After Conquering Music, Shazam to Start Recognising Physical Objects
Shazam, the music app that allows you identify music, is extending its scope by including visual identification. Shazam set up in 1999 and gained its wildly popular reputation because of its ability to identify any string of music at a click of a button. Now, the app can sell songs the user has identified, thanks to fortified deals with all major music streaming services like Spotify and Deezer. It is also one of the top 25 most downloaded app for years.
At the Mobile World Congress 2015, Chief Executive of Shazam, Rich Riley told Reuters,
Shazam is already a verb. We want to expand the universe of what you can Shazam. The famous blue button that our users love will remain on the home screen but will be able to do much more.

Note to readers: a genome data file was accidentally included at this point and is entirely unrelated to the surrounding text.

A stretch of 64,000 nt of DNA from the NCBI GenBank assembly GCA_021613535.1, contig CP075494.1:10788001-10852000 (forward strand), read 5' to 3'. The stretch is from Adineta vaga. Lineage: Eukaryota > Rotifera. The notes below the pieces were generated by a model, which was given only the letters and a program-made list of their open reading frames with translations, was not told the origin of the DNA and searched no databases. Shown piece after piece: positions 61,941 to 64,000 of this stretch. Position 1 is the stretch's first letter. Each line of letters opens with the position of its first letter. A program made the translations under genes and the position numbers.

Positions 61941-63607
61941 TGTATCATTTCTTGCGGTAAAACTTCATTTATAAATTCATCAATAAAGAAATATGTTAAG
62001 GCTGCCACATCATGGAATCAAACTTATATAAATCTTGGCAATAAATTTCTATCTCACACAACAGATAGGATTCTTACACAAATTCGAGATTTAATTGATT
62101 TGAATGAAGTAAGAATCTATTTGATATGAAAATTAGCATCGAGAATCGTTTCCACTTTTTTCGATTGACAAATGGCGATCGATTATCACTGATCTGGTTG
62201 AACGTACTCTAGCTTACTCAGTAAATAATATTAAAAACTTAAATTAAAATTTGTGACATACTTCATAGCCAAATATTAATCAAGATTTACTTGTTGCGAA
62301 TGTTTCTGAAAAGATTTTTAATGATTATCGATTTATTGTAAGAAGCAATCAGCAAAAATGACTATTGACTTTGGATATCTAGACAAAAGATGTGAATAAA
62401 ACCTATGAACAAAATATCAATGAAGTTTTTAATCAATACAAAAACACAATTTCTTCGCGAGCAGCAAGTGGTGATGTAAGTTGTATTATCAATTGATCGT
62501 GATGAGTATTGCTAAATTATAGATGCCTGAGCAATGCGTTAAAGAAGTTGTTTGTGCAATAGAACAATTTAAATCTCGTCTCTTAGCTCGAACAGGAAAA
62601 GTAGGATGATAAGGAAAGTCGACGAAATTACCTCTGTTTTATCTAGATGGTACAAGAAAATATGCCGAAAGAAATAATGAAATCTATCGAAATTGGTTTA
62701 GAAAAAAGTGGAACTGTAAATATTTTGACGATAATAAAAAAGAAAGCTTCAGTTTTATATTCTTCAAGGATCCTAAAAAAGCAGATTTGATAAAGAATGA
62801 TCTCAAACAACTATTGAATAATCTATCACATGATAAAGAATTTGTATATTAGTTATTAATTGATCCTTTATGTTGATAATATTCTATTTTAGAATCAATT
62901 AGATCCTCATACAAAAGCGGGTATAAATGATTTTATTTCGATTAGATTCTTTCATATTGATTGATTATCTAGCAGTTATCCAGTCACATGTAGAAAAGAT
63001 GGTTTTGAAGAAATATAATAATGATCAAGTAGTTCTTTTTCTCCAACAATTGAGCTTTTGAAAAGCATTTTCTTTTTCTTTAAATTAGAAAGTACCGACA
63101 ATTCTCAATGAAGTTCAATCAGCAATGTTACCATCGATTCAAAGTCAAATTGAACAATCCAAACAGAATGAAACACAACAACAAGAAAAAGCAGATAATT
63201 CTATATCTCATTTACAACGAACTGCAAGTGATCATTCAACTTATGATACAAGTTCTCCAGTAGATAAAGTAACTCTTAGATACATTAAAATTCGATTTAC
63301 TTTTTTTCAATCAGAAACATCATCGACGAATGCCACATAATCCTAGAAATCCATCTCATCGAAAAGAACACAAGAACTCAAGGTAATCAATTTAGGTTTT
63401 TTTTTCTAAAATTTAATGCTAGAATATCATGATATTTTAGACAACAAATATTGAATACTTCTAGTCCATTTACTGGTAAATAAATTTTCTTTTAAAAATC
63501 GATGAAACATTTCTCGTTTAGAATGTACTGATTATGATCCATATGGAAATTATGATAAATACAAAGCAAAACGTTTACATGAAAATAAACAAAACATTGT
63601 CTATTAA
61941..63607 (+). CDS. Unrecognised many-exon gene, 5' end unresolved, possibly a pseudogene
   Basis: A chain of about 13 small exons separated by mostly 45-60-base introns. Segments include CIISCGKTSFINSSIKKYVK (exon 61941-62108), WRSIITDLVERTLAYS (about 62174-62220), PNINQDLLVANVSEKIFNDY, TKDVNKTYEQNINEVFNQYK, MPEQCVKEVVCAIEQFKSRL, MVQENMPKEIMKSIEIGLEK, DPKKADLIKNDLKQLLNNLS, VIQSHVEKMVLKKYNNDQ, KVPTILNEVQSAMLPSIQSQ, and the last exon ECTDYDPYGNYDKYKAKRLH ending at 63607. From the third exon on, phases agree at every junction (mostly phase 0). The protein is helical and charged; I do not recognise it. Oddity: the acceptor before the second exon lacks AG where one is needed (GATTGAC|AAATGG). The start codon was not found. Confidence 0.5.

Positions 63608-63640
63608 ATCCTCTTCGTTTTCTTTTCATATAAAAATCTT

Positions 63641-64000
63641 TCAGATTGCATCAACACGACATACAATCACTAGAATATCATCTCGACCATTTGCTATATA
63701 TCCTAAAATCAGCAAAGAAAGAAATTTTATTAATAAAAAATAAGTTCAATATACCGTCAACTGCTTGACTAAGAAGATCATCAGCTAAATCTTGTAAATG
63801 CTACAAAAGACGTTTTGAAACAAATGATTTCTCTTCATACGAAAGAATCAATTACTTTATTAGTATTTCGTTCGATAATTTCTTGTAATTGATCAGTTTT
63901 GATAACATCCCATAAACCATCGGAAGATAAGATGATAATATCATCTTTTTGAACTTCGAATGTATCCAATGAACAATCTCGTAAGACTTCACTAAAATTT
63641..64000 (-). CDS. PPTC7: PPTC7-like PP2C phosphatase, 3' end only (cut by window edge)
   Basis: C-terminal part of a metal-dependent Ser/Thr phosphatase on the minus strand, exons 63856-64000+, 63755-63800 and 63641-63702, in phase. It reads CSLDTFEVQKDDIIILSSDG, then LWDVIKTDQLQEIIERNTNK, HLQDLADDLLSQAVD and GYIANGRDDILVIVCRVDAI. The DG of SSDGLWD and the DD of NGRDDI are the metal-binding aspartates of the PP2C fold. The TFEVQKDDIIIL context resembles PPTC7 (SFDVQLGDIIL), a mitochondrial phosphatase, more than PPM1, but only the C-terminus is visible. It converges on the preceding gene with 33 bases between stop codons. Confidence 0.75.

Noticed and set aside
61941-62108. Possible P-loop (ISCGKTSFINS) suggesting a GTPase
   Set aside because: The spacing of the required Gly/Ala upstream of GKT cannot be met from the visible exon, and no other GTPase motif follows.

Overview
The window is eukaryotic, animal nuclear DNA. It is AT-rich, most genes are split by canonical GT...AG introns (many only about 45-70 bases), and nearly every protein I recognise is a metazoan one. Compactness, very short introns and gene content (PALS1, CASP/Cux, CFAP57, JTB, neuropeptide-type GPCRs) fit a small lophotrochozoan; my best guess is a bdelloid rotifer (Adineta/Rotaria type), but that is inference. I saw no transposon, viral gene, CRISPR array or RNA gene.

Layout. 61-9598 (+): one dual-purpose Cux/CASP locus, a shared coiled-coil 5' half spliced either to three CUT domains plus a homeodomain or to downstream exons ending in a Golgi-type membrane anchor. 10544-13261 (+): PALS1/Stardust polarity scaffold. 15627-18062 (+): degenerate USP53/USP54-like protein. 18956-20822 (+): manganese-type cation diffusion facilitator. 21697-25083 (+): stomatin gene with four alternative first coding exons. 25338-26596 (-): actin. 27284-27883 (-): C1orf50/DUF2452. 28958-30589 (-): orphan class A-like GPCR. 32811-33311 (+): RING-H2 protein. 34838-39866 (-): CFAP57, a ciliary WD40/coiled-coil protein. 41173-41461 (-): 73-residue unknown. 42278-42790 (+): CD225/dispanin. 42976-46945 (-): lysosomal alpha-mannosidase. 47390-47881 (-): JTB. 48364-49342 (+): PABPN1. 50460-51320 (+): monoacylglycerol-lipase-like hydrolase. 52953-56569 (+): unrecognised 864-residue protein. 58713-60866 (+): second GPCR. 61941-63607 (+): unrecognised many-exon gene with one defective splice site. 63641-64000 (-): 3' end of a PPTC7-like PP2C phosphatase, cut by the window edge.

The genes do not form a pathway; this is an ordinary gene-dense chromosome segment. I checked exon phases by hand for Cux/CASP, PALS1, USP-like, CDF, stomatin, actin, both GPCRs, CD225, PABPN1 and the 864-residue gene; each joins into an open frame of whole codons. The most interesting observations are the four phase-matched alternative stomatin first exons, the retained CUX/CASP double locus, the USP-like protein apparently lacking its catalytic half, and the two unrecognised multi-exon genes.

This new feature looks like an advanced version of Google Goggles. This update will soon let users identify or learn more about anything they point out at. For example, you could point your phone at a cereal box to get in-depth nutritional information, or at a DVD case to buy the soundtrack from your device.
Shazam has raised $30 million for recruiting new members to its team and sign partnerships with publishers and content companies. Riley also said that the funds would give Shazam some flexibility to choose whether the next money-raising exercise are on the public markets or the private markets.